Walker was even briefed about controversies surrounding some of the donors in the event that their names ever became public. One of the controversial donors mentioned Harold Simmons, owner of NL Industries, a company that produced lead paint. Walker was briefed about how Simmons’ company had avoided a $52 million lawsuit by the City of Milwaukee seeking damages for children who had suffered from lead poisoning.
In three payments throughout the recall election campaigns, Simmons contributed $750,000 to the group. The public had previously not known about his contributions. This revelation was particularly striking because after the elections, Republicans in the state legislature approved an amendment that gave former lead paint manufacturers retroactive immunity from lawsuits, a measure NL Industries officials had lobbied for aggressively. Watchdogs are now alleging that undisclosed political money allowed a potential pay-to-play scheme to fly under the public radar.
Overall, millions of dollars flooded into the Wisconsin Club for Growth from billionaires and corporations during 2011 and 2012 to support Walker and the six Republican state senators who were also facing recall elections.
The campaign’s coordinated effort with the outside group was a success. After Walker won his recall election, he sent an email to an aide asking: “Did I send out thank you notes to all our c(4) donors?”
“The campaign and the outside groups were almost indistinguishable. It appeared to be a coordinated campaign from start to finish,” says Brendan Fischer, associate counsel for the Campaign Legal Center and a watchdog who has closely tracked Walker over the years. “This is a snapshot into how dark money actually works. The public had no idea that any of this was going on. This demonstrates that dark money is really only dark for the public. The politicians know where it’s coming from.”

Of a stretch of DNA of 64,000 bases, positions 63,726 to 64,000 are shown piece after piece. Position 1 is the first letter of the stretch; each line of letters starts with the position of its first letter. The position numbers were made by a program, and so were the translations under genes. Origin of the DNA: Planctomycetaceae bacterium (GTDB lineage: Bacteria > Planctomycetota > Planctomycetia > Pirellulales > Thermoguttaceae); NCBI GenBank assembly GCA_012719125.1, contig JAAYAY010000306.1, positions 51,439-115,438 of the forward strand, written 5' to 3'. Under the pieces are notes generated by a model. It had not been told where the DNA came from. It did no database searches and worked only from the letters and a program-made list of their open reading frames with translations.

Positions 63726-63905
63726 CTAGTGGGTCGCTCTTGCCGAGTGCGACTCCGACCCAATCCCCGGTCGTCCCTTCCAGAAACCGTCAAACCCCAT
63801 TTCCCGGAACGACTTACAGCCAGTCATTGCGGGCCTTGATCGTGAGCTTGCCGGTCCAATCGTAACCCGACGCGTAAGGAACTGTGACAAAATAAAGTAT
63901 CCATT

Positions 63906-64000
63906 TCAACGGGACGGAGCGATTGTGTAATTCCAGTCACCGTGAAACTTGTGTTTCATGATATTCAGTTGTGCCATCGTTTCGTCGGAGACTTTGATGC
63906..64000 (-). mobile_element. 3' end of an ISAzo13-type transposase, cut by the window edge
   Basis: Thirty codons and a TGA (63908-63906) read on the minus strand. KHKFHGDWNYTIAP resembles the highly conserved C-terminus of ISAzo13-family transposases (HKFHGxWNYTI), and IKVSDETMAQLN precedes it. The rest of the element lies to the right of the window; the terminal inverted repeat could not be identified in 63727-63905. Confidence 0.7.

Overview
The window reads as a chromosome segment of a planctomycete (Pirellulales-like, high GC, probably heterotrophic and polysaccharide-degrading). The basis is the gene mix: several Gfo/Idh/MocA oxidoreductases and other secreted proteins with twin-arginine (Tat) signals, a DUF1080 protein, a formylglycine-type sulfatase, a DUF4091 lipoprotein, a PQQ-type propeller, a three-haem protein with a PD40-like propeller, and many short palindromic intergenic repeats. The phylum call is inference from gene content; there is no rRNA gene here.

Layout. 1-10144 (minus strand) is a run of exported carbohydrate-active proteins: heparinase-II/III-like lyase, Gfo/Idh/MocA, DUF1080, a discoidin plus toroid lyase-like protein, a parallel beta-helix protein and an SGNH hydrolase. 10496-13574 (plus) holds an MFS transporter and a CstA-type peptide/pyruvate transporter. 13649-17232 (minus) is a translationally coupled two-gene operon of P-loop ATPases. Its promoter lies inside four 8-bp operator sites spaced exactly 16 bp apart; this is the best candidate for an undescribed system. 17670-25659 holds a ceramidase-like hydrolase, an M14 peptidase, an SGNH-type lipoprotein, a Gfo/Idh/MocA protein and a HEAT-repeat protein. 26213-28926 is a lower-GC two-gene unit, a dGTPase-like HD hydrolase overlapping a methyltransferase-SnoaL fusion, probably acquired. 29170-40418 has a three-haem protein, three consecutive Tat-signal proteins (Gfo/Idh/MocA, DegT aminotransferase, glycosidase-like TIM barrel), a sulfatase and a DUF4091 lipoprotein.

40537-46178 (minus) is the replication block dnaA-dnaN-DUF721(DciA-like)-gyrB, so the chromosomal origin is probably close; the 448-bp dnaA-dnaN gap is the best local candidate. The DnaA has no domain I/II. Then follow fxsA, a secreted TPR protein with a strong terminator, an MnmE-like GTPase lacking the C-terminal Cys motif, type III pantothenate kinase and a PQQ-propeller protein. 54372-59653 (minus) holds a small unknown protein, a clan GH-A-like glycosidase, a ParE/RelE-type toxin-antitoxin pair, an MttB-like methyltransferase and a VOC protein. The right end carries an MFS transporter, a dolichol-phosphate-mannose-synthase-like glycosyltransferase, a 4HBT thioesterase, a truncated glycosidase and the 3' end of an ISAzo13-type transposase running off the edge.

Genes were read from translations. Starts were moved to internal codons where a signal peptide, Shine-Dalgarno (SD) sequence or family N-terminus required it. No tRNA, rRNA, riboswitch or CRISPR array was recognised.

Now the Supreme Court may be forced to reckon with the outcome of its 2010 Citizens United v. FEC ruling to deregulate independent political spending. That ruling paved the way for unlimited contributions to outside groups based on the rationale that, as Anthony Kennedy wrote for the majority, unlimited spending would not lead to corruption or the appearance of corruption because the outside spenders were acting independently from candidates.
“I think [the leaks] show that the assumptions inherent in Kennedy’s opinion have been undermined by reality,” Fischer says.
While tax laws technically require (c)(4) groups like Wisconsin Club for Growth to focus primarily on social-welfare issues, there is minimal oversight by the Internal Revenue Service, which critics say allows political groups to conceal donors’ identities and spend millions of dollars on “issue advocacy” ads that are often just thinly veiled political ads.
“They are pretty clearly political entities meant to do things that are not social welfare. Saving Governor Walker’s governorship is not a social welfare function,” says Robert Maguire, a political nonprofit researcher for the Center for Responsive Politics. “This kind of thing that is happening in a lot of different quarters, but this is just a rare occasion where we get a peak behind the curtain. It’s exactly what a lot of us thought was going on.”
The Wisconsin Supreme Court ruled that candidates are free to coordinate with these political nonprofits because they are purportedly engaging in issue advocacy. But in a friend-of-the-court brief filed by the Center for Media and Democracy, the Brennan Center, and Common Cause, the government watchdog groups urge the Supreme Court to address this issue, arguing that the Wisconsin Supreme Court ruling is based on a faulty interpretation of legal precedent.
The recent Wisconsin disclosures paint a clear picture of how dark money really operates in modern politics. The question now is whether the Supreme Court will take up the case.